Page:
If people, and I am referring to those who can, those lucky enough to have a home to isolate in, those who have, and will retain, the privilege to buy, could only use this time-lapse to study, and learn, and grasp the real complexities of the fashion supply chain, it could lead to some interesting shifts. If customers spent the same amount of time they spend researching the Corona Virus researching instead say, the benefits of organic cotton vs mainstream cotton, or the shocking truth about fashion waste, or the importance of collective bargaining for all workers, they would become homegrown experts (there are, by the way, some brilliant places for online learning xxx mooc, study hall, more?).
If the people who love clothes would truly consider ‘choice’ for their fashion future, and by choice I don't mean thousands of slightly different cheaply made tops untidily hanging on a high street shop-floor, but responsible, considerate, original and intelligent choices that consider all sorts of other things aside of the final product - such as the way it was made, by whom, where, with what materials, in what conditions, and also what will be its fate once no longer in a position to be worn - and if more people committed to this new buying ethos, maybe we could influence the brands to behave accordingly.
But that does mean that we will need to refrain, redirect and sometimes refuse, to improve on our shopping habits altogether.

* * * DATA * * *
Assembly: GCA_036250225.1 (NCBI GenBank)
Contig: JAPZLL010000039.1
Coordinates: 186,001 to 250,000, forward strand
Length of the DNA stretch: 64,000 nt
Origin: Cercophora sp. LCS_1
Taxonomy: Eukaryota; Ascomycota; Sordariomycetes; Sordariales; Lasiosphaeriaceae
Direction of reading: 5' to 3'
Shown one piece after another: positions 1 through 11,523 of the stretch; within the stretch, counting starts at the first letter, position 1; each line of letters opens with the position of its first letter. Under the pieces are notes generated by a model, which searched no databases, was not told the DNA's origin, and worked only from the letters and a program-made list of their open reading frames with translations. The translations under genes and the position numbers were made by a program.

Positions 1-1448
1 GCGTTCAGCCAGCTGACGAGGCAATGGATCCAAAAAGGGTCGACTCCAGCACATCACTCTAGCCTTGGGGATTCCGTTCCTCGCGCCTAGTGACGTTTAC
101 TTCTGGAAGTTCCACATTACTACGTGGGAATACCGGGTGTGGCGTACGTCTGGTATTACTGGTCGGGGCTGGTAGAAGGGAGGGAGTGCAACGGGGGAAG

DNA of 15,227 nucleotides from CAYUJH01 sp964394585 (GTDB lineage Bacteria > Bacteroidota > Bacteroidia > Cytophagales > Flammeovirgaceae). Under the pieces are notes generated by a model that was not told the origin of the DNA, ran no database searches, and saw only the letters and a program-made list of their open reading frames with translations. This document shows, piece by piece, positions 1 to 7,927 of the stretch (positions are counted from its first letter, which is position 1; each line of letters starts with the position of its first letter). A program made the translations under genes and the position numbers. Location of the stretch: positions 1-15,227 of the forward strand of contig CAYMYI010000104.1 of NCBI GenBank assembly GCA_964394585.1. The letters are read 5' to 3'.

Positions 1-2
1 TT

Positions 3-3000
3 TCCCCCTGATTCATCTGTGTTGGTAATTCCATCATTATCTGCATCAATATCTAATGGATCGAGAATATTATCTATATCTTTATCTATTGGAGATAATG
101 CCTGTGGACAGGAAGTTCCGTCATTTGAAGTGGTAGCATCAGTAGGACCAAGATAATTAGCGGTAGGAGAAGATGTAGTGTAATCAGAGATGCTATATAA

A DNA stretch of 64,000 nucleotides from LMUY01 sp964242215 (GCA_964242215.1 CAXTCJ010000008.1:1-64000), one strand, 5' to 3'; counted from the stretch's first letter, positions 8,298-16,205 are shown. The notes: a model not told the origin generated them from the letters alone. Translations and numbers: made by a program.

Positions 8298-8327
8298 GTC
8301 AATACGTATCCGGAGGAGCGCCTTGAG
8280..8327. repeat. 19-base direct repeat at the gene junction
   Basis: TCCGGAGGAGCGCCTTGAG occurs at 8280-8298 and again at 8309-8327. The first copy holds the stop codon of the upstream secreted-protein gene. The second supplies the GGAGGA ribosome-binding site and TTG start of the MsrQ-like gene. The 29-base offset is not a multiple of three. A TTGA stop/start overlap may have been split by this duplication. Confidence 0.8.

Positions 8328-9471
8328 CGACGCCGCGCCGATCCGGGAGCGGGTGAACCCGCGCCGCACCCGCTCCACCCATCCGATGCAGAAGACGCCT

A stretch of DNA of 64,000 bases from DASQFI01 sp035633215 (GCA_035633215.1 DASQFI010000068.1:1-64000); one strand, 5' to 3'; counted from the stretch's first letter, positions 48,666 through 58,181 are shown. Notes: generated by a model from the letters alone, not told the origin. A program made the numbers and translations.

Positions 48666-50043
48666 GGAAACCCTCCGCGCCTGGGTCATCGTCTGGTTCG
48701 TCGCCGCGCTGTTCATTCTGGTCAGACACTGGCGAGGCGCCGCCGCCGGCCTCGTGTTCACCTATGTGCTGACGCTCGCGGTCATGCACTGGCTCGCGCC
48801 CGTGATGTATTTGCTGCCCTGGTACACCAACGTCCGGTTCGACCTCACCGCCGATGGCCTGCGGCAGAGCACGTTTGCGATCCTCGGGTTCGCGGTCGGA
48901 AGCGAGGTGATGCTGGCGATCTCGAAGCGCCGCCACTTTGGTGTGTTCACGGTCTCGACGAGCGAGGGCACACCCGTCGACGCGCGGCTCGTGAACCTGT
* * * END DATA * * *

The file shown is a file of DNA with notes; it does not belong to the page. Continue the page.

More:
What we can do is to remember that some of the things we are forced to consider right now would be of great consequence if carried through indefinitely, voluntarily, albeit not so stringently, because some of the inconveniences that we are experiencing right now are not so inconvenient after all, especially considering how a system based on convenience, a system we believe makes us thrive, is instead eroding human dignity and natural resources.
In this hiatus we can drive some solace in knowing that this pause is having a beneficial effect on our environment: fish and other animals returning to rivers and canals, stars visible at night even from our most polluted cities, the sound of birds singing not deafened by air and road traffic, even looking after and supporting each other and the more vulnerable people in our global communities reunites us with a rightful order that is more in tune with nature than our present, nonaltruistic culture.
I don't believe that this virus is nature’s way of rebelling against us, but I do believe that we have rebelled against nature, and that culturally and historically we have an obligation, not an opportunity, to redress this unbalance.
This article has been adapted from a piece I wrote for the Voice Of Fashion.
Orsola de Castro
Opinion leader in sustainable fashion
Orsola de Castro is an internationally recognized opinion leader in sustainable fashion. Her career started as a designer with the pioneering upcycling label From Somewhere, which she launched in 1997 until 2014. Her designer collaborations include collections for Jigsaw, Tesco, Speedo, and 4 best selling capsule collections for Topshop from 2012 to 2014. In 2006, she co-founded the British Fashion Council initiative Estethica at London Fashion Week, which she curated until 2014. In 2013, with Carry Somers, she founded Fashion Revolution, a global campaign with participation in over 100 countries around the world. Orsola is a regular key note speaker and mentor, Associate Lecturer at UAL, as well as Central Saint Martins Visiting Fellow.